Written by Elaine Ellis Thomas, Rector of All Saints Episcopal Parish, Hoboken, NJ

My conversion did not come easy. God had to work hard to entice me, and music was God’s weapon of choice.

“Here, little girl, sing this solo on Christmas Eve.”

“Here, young teenager, a beautiful organ for you to learn to play.”

“Here, young mother looking for fulfillment, the organist is retiring, and they know you play.”

And before I knew it, I had seven choirs and a flourishing ministry, and that’s when God said, “Over here. This is the chair you need to sit in, not on that organ bench.”

And that, my friends, is the abridged story of my call to ordained ministry.

Somewhere during that long process, probably when, as a young teenager, I sang in the adult choir where the person closest to me in age had at least four decades on me, I first sang Herbert Howells. It might have been the Gloucester Service for Evensong (for the non-Anglicans among us, that includes the Magnificat and Nunc Dimittis). But no Howells piece so wrenched my young soul than Like as the Hart, a setting of Psalm 42 composed in the early years of World War II when England’s survival was not a sure thing.

The sopranos sing “My tears have been my meat day and night” (the music builds) “while they daily say unto me” (loud d-minor chord) “where is now thy God?”

And when those words repeat, there is the sound of defeat. “My tears have been my meat day and night…” (trailing off).

As a teenager, that just felt like the angst of trying to figure out who I was in a body I didn’t recognize around people who seemed to expect me to be an adult.

But for Jesus, the cry of “Where now is thy God” was part of the anguish to which he willingly subjected himself as the death of his very human body drew near.

Jesus in the garden says, “I am deeply grieved, even to death; remain here, and keep awake” (Mark 14:34).

Where now is thy God, Jesus?

We have heard the cries of the sorrowful hundreds of thousands of times over the past two years. People dying in isolation from those they love, last rites offered on FaceTime, final words of goodbye from a cell phone held up to an as-yet still listening ear.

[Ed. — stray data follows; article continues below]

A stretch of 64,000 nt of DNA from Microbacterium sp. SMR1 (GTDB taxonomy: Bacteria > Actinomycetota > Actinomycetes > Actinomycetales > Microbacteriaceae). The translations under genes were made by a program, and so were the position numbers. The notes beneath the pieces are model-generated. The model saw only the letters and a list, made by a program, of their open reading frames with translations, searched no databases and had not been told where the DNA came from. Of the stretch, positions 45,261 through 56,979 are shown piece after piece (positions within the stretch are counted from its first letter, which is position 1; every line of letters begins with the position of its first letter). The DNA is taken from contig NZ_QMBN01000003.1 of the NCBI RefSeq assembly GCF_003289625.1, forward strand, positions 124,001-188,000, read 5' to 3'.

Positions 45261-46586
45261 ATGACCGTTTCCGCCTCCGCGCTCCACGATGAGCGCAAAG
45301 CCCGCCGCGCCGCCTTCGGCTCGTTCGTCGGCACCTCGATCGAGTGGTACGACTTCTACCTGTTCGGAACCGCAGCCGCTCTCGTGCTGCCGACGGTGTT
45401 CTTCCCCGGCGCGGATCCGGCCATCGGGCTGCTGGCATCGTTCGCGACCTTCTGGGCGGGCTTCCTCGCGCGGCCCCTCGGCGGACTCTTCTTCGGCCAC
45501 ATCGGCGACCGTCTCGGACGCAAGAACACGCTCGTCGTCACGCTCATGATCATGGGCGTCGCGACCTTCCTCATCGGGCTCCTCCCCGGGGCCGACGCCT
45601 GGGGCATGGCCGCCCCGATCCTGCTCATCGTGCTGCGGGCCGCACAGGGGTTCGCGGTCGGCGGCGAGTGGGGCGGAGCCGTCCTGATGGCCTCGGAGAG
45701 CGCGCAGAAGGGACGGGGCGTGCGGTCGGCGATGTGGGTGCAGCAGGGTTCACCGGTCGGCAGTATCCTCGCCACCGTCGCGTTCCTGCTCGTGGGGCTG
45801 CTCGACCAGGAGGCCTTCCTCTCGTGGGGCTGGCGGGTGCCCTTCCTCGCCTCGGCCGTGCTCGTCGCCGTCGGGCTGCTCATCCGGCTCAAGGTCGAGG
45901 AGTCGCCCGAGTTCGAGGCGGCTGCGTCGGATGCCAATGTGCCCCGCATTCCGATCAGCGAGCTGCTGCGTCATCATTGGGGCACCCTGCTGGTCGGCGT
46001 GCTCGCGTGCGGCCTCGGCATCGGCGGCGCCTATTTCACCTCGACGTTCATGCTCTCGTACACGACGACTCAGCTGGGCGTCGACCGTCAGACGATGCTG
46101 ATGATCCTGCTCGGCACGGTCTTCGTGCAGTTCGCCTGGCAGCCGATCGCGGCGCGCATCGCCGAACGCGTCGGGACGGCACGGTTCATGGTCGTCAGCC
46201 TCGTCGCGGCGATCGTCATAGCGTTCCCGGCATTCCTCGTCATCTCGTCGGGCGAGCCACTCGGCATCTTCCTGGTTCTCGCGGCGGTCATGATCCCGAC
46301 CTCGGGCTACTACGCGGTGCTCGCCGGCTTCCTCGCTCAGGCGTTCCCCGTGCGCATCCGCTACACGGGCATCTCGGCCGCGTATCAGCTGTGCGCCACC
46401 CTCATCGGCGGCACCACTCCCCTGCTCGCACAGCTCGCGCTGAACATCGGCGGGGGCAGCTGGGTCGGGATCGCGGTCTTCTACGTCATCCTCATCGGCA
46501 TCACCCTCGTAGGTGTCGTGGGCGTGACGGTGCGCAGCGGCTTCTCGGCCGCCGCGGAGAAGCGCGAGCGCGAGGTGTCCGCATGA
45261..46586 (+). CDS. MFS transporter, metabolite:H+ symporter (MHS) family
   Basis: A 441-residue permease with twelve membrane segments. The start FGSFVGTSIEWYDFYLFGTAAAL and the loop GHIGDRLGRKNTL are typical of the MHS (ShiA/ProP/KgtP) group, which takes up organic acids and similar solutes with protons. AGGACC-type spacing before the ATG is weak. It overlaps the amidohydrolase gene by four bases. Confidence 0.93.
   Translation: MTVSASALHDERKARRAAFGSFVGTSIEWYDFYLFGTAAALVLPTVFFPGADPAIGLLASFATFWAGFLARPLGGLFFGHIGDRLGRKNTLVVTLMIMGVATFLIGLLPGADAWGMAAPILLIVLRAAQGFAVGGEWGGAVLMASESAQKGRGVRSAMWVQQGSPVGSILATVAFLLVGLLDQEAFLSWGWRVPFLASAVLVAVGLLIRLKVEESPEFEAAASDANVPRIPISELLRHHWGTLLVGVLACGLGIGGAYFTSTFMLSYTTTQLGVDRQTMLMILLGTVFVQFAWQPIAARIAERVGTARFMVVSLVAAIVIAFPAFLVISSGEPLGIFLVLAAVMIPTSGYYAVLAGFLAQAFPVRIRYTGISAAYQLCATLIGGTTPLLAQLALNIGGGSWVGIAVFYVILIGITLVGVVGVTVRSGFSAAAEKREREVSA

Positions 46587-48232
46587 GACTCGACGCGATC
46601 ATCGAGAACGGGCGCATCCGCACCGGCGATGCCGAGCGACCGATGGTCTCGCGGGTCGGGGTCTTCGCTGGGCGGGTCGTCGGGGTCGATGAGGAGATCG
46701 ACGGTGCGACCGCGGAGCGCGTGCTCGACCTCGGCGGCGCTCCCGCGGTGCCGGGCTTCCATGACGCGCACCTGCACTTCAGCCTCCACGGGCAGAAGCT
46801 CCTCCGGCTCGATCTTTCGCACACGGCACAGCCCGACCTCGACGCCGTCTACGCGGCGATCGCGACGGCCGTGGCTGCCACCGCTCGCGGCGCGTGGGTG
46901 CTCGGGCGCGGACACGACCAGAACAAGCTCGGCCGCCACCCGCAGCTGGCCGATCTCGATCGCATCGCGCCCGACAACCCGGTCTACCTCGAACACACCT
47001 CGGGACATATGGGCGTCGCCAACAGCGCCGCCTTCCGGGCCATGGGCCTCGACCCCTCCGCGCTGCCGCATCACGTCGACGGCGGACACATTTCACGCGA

Where now is thy God?

The Church, for ages quite content to proclaim her longing, “Like as the hart desireth the waterbrooks, so longeth my soul after thee, O God” (Psalm 42:1) has been confronted with the cries of abandonment that weave their way through this psalm

Why are you so full of heaviness, O my soul?

I will say to the God of my strength, “Why have you forgotten me?”

Where now is thy God?

Two years of pandemic have confronted us, as individuals and as churches, with our mortality. The longing of our hearts, the thirst for God’s living waters, are the confession that we are nothing without God’s presence, that our thirst will never be quenched until our trust is solely in God “who is the help of my countenance and my God.”

Jesus knew this. Even in his deep grief, begging that the cup might be taken from him, he knew that the cup that he drank would become the cup of our salvation. Wherever God was in that moment, Jesus still prayed. Still called “Abba.” Still understood that God’s will must be done.

God’s will be done, on earth as in heaven, where no cries of “where now is thy God” are heard ever again, because we all dwell in the knowledge and love of God. We all go with the multitude to God’s house, with voices of praise and thanksgiving.

Just as the psalms point to fulfillment of God’s promises to us, so Howells ends Like as the Hart, with a soft, tender E-major resolution to the question, “When shall I come to appear before the presence of God?” There is, even in the questioning, an assurance that we will yet come into God’s presence, that our longing will cease, and our thirst will be quenched with streams of living water.

In case you miss a day of our devotional, throughout the season of Lent, all of our devotional posts will be archived here.